NEW YORK - Promoting specific views on the history of U.S. atomic bomb development is not the intention of a national park to be built to commemorate facilities related to the Manhattan Project, the secret U.S. wartime atomic bomb program, the head of a body cooperating with the U.S. government on the plan indicated Friday.
During a meeting with the mayors of the two Japanese cities that suffered atomic bombings during World War II, Cynthia Kelly, president of the Atomic Heritage Foundation, said she hopes the planned park exhibits will offer “an open-ended interpretation” and will let visitors decide for themselves what was right or wrong.
Kelly made the remarks as Nagasaki Mayor Tomihisa Taue said he is paying attention to whether the park will convey “all the facts in a fair manner” over the development of atomic bombs and their use, as well as the inhumane nature of nuclear weapons.
Last December, Taue wrote in a letter to U.S. Ambassador to Japan Caroline Kennedy that people in Nagasaki are worried that commemorating the Manhattan Project with a national park “may lead to a justification of the atomic bomb attack (on Japan) and promotion of the development of nuclear weapons.”
During the meeting in New York, Kelly said the creation of the atomic bomb changed the history of the United States and the world in many ways for good and bad, and the National Park Service, a bureau of the U.S. Department of the Interior, “is not going to try to cover up, or just tell the story as a science and technology triumph.”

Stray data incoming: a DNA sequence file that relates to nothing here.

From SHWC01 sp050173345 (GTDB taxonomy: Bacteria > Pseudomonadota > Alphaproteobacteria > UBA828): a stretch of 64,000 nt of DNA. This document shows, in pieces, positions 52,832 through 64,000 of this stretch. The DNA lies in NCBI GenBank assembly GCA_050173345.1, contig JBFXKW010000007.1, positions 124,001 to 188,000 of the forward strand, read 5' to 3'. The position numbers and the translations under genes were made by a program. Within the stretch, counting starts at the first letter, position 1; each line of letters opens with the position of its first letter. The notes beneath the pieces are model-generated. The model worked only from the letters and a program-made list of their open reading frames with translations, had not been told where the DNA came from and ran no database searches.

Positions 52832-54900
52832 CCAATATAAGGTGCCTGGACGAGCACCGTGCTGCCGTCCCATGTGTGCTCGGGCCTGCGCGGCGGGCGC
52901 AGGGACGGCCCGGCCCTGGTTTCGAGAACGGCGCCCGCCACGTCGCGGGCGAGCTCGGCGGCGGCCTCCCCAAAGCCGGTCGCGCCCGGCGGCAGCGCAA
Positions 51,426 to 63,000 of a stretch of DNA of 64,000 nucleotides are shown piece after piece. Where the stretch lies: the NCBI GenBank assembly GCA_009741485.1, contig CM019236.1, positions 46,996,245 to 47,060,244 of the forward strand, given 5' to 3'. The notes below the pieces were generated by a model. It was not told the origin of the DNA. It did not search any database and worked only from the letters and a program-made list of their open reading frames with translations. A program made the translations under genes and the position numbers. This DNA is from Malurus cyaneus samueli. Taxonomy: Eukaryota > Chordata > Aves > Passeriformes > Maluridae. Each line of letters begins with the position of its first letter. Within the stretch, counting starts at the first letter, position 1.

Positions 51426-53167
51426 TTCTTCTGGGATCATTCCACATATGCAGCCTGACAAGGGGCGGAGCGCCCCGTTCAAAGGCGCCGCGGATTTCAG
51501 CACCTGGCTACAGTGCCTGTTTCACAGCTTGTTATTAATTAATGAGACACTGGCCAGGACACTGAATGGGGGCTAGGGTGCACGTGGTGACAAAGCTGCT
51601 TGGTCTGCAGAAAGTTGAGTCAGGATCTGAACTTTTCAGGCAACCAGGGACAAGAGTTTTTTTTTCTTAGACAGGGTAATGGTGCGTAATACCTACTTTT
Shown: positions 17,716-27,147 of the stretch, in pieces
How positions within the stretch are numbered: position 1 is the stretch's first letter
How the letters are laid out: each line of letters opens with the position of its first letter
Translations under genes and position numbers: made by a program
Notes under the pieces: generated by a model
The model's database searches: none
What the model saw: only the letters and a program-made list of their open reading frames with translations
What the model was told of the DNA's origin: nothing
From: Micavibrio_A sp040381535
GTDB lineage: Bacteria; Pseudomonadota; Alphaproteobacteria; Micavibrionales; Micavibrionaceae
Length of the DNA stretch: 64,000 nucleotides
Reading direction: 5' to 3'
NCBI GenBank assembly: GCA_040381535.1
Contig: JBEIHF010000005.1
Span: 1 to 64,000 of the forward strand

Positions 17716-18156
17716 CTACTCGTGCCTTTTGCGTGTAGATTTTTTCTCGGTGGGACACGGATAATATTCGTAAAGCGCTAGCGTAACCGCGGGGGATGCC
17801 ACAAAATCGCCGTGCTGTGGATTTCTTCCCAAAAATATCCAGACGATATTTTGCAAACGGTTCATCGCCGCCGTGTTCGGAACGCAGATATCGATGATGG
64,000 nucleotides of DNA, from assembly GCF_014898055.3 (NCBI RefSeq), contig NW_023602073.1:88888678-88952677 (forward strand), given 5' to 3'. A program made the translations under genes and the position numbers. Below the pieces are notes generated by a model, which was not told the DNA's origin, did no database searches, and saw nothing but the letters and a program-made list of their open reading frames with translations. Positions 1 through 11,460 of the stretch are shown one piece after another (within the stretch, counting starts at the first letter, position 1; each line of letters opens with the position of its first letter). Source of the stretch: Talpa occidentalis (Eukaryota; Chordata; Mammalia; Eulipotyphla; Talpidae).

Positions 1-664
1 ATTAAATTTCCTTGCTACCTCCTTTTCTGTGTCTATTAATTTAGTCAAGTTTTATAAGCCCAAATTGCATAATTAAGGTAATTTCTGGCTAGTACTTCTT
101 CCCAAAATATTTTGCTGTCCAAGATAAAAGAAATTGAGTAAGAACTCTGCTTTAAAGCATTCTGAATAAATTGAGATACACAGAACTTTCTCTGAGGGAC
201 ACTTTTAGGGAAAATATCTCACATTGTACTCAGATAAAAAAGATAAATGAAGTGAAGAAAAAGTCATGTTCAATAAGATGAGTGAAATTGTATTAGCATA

Instead, it “will reach out and solicit ideas of yours, and your communities and hibakusha and think about how the world can best understand how this happened and what happened because of the atomic bomb, and where we can go in the future,” she said.
U.S. President Barack Obama signed the National Defense Authorization Act into law in December, authorizing the designation of facilities related to the Manhattan Project as a national park to be established in Oak Ridge, Tennessee; Los Alamos, New Mexico; and Hanford, in Washington state.
The Atomic Heritage Foundation, founded by Kelly in 2002, is a Washington-based nonprofit organization dedicated to preserving the historic sites of the Manhattan Project in cooperation with local and federal governments.
Also Friday, Taue and Hiroshima Mayor Kazumi Matsui urged countries attending a U.N. conference to pursue a nuclear-free world through such means as a nuclear weapons ban treaty.
Calling nuclear arms the “ultimate inhumane weapons,” Matsui told the conference to review the Nuclear Non-Proliferation Treaty. “Now is the time at this conference that the NPT parties agree … to start negotiation on a nuclear weapons convention at the earliest possible time.”
Taue warned that nuclear war “is ever more likely” amid tensions between the United States and Russia regarding the Ukraine crisis and proposed the two superpowers speed up their nuclear arms reductions so that other countries will follow suit.
“While we have been unable to rid ourselves of our old-fashioned reliance on nuclear deterrence, the danger has once again grown. Seventy years after the (U.S.) atomic bombings, let us make this review conference a turning point in the creation of a new world which denies the value of nuclear weapons,” Taue said.
The speeches were delivered at the beginning of an NPT review conference session, in which nongovernmental organizations were given a chance to make presentations and express their concerns to country delegations over nuclear disarmament and nonproliferation issues.